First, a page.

Table 7.14 Imlygic®: Determination of Injection Volume based upon Lesion Size
Table 7.15 Company Overview: GSK
Table 7.16 Strimvelis®: Status of Development
Table 7.17 Company Overview: TissueGene
Table 7.18 Invossa™: Status of Development
Table 7.19 Company Overview: Spark Therapeutics
Table 7.20 Luxturna™: Status of Development
Table 8.1 Gene Therapies: Phase III Drugs
Table 8.2 Drug Profile: Axalimogene filolisbac
Table 8.3 Drug Profile: AVXS-101
Table 8.4 Drug Profile: Collategene® (Beperminogene Perplasmid)
Table 8.5 Drug Profile: Donaperminogene Seltoplasmid (VM202)
Table 8.6 Drug Profile: E10A
Table 8.7 Drug Profile: GS-010
Table 8.8 Drug Profile: GSK2696274
Table 8.9 Drug Profile: GSK2696275
Table 8.10 Drug Profile: ImmunoPulse®
Table 8.11 Drug Profile: Instiladrin®
Table 8.12 Drug Profile: Lenti-D™
Table 8.13 Drug Profile: LentiGlobin® BB305
Table 8.14 Drug Profile: Ofranergene Obadenovec (VB-111)
Table 8.15 Drug Profile: OTL-101
Table 8.16 Drug Profile: Pexastimogene Devacirepvec (PEXA-VEC)
Table 8.17 Drug Profile: ProstAtak®
Table 8.18 Drug Profile: Valoctocogene roxaparvovec (BMN 270)
Table 8.19 Drug Profile: Vigil®
Table 8.20 Drug Profile: VGX-3100
Table 8.21 Drug Profile: Vocimagene Amiretrorepvec (Toca-511)
Table 9.1 Gene Editing Technology Platforms
Table 9.2 Editas Medicine: CRISPR / Cas9 Technology, Research Publications
Table 9.3 Editas Medicine: Funding Instances
Table 9.4 Editas Medicine: Collaborations
Table 9.5 Intellia Therapeutics: CRISPR / Cas9 Technology, Research Publications
Table 9.6 Intellia Therapeutics: Funding Instances
Table 9.7 Intellia Therapeutics: Collaborations
Table 9.8 CRISPR Therapeutics: CRIPSR / Cas9 Technology, Research Publications
Table 9.9 CRISPR Therapeutics: Funding Instances
Table 9.10 CRISPR Therapeutics: Collaborations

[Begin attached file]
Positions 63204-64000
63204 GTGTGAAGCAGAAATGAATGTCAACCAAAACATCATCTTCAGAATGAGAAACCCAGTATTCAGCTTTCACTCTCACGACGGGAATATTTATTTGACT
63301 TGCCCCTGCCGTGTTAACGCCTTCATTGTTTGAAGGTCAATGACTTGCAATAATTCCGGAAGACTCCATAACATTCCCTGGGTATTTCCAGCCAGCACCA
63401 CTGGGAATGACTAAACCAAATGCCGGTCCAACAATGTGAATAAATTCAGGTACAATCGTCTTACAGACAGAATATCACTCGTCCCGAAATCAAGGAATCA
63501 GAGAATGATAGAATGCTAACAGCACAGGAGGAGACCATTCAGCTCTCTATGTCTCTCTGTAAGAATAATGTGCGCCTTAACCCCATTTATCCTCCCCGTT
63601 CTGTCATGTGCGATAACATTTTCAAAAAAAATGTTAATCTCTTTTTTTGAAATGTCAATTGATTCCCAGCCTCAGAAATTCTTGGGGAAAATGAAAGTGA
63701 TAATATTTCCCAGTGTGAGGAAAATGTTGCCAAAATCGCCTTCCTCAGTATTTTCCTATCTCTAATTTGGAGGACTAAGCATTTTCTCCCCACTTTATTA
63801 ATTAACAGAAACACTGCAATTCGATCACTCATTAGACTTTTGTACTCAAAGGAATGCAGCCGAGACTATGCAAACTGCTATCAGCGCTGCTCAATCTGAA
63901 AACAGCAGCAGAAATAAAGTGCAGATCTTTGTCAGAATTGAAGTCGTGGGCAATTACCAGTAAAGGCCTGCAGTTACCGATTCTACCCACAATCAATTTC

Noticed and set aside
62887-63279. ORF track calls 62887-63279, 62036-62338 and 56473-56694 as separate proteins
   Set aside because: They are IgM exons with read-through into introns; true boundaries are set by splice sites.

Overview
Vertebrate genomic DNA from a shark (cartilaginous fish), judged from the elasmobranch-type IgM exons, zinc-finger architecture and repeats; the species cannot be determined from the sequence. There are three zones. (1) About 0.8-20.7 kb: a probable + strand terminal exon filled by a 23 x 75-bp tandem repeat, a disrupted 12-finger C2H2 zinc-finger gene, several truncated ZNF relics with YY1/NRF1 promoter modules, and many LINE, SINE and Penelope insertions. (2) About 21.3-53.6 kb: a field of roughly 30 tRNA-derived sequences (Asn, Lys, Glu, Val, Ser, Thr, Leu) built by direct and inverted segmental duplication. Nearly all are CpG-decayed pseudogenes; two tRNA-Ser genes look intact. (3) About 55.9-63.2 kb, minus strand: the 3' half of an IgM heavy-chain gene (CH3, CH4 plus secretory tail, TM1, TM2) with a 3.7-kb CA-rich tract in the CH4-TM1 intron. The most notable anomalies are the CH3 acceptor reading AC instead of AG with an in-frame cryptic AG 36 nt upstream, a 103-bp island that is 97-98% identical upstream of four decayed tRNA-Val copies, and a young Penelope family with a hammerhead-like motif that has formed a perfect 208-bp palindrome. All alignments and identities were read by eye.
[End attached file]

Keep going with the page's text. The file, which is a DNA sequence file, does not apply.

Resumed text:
Table 9.11 bluebird bio: megaTAL Technology, Research Publications
Table 9.12 bluebird bio: Funding Instances
Table 9.13 bluebird bio: Collaborations
Table 9.14 Cellectis: Funding Instances
Table 9.15 Cellectis: Collaborations
Table 9.16 Sangamo Therapeutics: Funding Instances
Table 9.17 Sangamo Therapeutics: Collaborations
Table 9.18 Gene Switch Technology Platforms
Table 9.19 Intrexon: Funding Instances
Table 9.20 Intrexon: Collaborations
Table 9.21 MeiraGTx: Funding Instances
Table 9.22 MeiraGTx: Collaborations
Table 9.23 Gene Therapy: Technology Platforms
Table 10.1 Gene Therapies for Cardiovascular Disorders Cardiovascular Disorders
Table 10.2 Gene Therapies for Hematological Disorders
Table 10.3 Gene Therapies for I&I Disorders
Table 10.4 Gene Therapies for Metabolic Disorders
Table 10.5 Gene Therapies for Muscular Disorders
Table 10.6 Gene Therapies for Neurological Disorders
Table 10.7 Gene Therapies for Ocular Disorders
Table 10.8 Gene Therapies for Oncology
Table 11.1 Gene Therapy Market: Funding and Investment Analysis
Table 11.2 Gene Therapy: Summary of Investments
Table 12.1 Pricing Model: Price of Marketed Gene / Cell Therapies
Table 12.2 Pricing Model: Price of Marketed Targeted Drugs
Table 12.3 Pricing Model: Opinions of Experts / Other Analysts
Table 13.1 Gene Therapy Patents: CPC Symbol Definitions
Table 13.2 Gene Therapy Patents: Most Popular CPC Symbols
Table 12.3 Gene Therapy Patents: List of Top CPC Classifications
Table 13.4 Gene Therapy Patents: List of Top Leading Citations
Table 14.1 Gene Therapies: Expected Launch Years of Advanced Stage Drug Candidates
Table 14.2 Gendicine®: Target Patient Population
Table 14.3 Oncorine®: Target Patient Population
Table 14.4 Rexin-G®: Target Patient Population
Table 14.5 Neovasculgen®: Target Patient Population
Table 14.6 Strimvelis®: Target Patient Population
Table 14.7 Imlygic®: Target Patient Population
Table 14.8 Invossa™: Target Patient Population
Table 14.9 Luxturna™: Target Patient Population
Table 14.10 Axalimogene Filolisbac: Target Patient Population
Table 14.11 AVXS-101: Target Patient Population
Table 14.12 Beperminogene Perplasmid (Collategene): Target Patient Population